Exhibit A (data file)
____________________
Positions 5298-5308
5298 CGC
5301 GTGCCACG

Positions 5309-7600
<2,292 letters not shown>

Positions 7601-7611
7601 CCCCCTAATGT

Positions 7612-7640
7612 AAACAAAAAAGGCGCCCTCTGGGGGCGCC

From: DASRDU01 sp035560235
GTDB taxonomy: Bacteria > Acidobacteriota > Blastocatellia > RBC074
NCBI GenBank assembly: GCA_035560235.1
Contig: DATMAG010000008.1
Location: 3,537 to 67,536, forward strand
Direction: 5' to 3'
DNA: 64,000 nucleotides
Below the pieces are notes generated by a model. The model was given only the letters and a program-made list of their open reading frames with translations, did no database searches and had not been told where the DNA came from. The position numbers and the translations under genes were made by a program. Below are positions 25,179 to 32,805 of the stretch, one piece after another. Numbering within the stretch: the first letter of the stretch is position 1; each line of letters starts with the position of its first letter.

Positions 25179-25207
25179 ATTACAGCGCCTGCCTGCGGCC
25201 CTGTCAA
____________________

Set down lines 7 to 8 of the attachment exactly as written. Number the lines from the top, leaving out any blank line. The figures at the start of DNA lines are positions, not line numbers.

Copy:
7601 CCCCCTAATGT

Positions 7612-7640